"THE times that tried men's ſouls*" are over—and the greateſt and compleateſt Revolution the world ever knew, is gloriouſly and happily accompliſhed.
BUT to paſs from the extremes of danger to ſafety—from the tumult of war to the tranquility of peace, though ſweet in contemplation, requires a gradual compoſure of the ſenſes to receive it. Even calmneſs has the power of ſtunning when it opens too inſtantly [Page 2] upon us. The long and raging hurricane that ſhould ceaſe in a moment, would leave us in a ſtate rather of wonder than enjoyment; and ſome moments of recollection muſt paſs before we could be capable of taſting the full felicity of repoſe. There are but few inſtances in which the mind is fitted for ſudden tranſitions: it takes in its pleaſures by reflection and compariſon, and thoſe muſt have time to act, before the reliſh for new ſcenes is compleat.
IN the preſent caſe—the mighty magnitude of the object—the various uncertainties of fate it has undergone—the numerous and complicated dangers we have ſuffered or eſcaped—the eminence we now ſtand on, and the vaſt proſpect before us, muſt all conſpire to impreſs us with contemplation.
[Page 3] To ſee it in our power to make a world happy—to teach mankind the art of being ſo—to exhibit on the theatre of the univerſe a character hitherto unknown—and to have, as it were, a new creation entruſted to our hands, are honours that command reflection, and can neither be too highly eſtimated, nor too gratefully received.
IN this pauſe then of recollection—while the ſtorm is ceaſing, and the long-agitated mind vibrating to a reſt, let us look back on the ſcenes we have paſſed, and learn from experience what is yet to be done.
NEVER, I ſay, had a country ſo many openings to happineſs as this. Her ſetting out into life, like the riſing of a fair morning, was unclouded and promiſing. Her cauſe was good; her principles juſt and liberal; [Page 4] her temper ſerene and firm; her conduct regulated by the niceſt ſteps of order; and every thing about her wore the mark of honour.
IT is not every country (perhaps there is not another in the world) that can boaſt ſo fair an origin. Even the firſt ſettlement of America correſponds with the character of the Revolution. Rome, once the proud miſtreſs of the univerſe, was originally a band of ruffians. Plunder and rapine made her rich, and her oppreſſion of millions made her great. But America needs never be aſhamed to tell her birth, nor relate the ſtages by which ſhe roſe to empire.
THE remembrance, then, of what is paſt, if it operates rightly, muſt inſpire her with the moſt laudable of all ambition, that of [Page 5] adding to the fair fame ſhe began with. The world has ſeen her great in adverſity; ſtruggling, without a thought of yielding, beneath accumulated difficulties; bravely, nay proudly, encountering diſtreſs, and riſing in reſolution as the ſtorm encreaſed. All this is juſtly due to her, for her fortitude has merited the character. Let, then, the world ſee that ſhe can bear proſperity; and that her honeſt virtue in time of peace, is equal to the braveſt virtue in time of war.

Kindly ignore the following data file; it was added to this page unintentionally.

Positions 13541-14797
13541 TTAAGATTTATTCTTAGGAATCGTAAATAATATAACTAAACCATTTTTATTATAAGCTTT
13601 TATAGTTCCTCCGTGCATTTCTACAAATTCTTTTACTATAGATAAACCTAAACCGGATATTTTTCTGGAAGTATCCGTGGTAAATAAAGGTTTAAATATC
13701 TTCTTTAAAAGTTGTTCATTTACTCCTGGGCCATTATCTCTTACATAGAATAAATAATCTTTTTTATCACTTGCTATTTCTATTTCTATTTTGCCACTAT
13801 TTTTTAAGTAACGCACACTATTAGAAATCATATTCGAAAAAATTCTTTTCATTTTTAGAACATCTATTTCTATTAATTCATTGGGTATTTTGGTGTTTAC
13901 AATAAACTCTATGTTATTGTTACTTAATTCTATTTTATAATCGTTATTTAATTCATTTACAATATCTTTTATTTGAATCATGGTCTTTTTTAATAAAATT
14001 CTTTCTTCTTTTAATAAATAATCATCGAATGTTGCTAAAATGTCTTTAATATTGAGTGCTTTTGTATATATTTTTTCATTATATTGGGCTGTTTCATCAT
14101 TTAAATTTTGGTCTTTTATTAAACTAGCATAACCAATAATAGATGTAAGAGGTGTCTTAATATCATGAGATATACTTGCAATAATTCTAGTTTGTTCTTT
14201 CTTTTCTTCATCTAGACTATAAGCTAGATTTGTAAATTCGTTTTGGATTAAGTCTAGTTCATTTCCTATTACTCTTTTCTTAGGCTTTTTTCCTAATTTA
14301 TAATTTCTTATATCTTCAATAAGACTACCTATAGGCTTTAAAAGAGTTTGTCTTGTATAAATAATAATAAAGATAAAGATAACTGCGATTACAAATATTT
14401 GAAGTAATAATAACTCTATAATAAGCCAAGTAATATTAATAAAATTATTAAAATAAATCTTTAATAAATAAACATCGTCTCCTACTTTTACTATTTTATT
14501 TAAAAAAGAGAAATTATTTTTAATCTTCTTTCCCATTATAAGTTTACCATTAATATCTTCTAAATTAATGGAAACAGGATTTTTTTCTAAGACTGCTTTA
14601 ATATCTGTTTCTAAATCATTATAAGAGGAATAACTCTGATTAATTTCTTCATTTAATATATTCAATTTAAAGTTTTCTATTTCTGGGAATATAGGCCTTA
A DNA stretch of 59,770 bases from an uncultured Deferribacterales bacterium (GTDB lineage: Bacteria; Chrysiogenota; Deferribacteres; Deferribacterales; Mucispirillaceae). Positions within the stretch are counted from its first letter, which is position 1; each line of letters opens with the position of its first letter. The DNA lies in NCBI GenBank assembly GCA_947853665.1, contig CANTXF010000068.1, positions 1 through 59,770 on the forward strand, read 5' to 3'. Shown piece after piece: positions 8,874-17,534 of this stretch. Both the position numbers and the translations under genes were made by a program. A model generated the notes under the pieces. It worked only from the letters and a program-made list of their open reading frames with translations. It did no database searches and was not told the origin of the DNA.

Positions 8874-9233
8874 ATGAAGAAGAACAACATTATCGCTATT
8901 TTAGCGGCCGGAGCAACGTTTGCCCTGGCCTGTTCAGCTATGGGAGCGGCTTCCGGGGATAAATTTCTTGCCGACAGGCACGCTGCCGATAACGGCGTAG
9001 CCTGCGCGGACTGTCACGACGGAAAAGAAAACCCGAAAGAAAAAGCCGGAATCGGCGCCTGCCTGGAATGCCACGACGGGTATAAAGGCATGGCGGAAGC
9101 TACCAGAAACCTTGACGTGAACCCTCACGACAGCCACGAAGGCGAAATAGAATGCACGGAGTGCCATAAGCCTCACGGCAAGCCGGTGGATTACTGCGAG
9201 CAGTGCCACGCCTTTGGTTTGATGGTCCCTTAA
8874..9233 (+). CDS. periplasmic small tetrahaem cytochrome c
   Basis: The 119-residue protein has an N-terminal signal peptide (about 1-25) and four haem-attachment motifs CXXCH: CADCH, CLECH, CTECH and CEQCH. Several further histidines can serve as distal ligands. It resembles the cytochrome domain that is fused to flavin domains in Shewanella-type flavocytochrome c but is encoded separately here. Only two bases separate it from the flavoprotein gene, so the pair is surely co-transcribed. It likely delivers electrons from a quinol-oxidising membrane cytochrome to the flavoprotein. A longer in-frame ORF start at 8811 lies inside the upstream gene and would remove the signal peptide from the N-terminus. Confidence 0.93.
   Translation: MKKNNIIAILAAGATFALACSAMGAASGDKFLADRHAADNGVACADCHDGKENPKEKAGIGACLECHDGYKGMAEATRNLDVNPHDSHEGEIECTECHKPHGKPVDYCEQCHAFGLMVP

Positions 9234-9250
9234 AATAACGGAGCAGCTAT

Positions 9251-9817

SHE is now deſcending to the ſcenes of quiet and domeſtic life; not beneath the cypreſs ſhade of diſappointment, but to enjoy in her own land, and under her own vine, the ſweets of her labours, and the reward of her toil. In this ſituation, may ſhe never forget, that a fair national reputation [Page 6] is of as much importance as independence: that it poſſeſſes a charm which wins upon the world, and makes even enemies civil: that it gives a dignity which is often ſuperior to power, and commands a reverence where pomp and ſplendor fail.
IT would be a circumſtance ever to be lamented, and never to be forgotten, were a ſingle blot, from any cauſe whatever, ſuffered to fall on a Revolution, which to the end of time muſt be an honour to the age that accompliſhed it; and which has contributed more to enlighten the world, and diffuſe a ſpirit of freedom and liberality among mankind, than any human event (if this can be called one) that never preceded it.
IT is not among the leaſt of the calamities of a long-continued war, that it unhinges [Page 7] the mind from thoſe nice ſenſations which at other times appear ſo amiable. The continual ſpectacle of woe blunts the finer feelings, and the neceſſity of bearing with the ſight renders it familiar. In like manner are many of the moral obligations of ſociety weakened, till the cuſtom of acting by neceſſity, becomes an apology where it is truly a crime. Yet let but a nation conceive rightly of its character, and it will be chaſtely juſt in protecting it. None ever began with a fairer than America, and none can be under a greater obligation to preſerve it.
THE Debt which America has contracted, compared with the Cauſe ſhe has gained, and the advantages to flow from it, ought ſcarcely to be mentioned. She has it in her choice to do, and to live, as happily as ſhe pleaſes. The world is [Page 8] in her hands. She has now no Foreign Power to monopolize her Commerce, perplex her Legiſlation, or controul her Proſperity. The ſtruggle is over which muſt one day have happened, and, perhaps, never could have have happened at a better time*; and inſtead of a domineering [Page 9] Maſter, ſhe has gained an Ally, whoſe exemplary greatneſs, and univerſal liberality, [Page 10] have extorted a confeſſion even from her enemies.
WITH the bleſſings of Peace, Independence, and an univerſal Commerce, the States, individually and collectively, will have leiſure and opportunity to regulate and eſtabliſh their domeſtic concerns, and to put it beyond the power of calumny to throw the leaſt reflection on their honour. Character [Page 11] is much eaſier kept than recovered; and that man, if any ſuch there be, who, from any ſiniſter views, or littleneſs of ſoul, lends unſeen his hand to injure it, contrives a wound it will never be in his power to heal.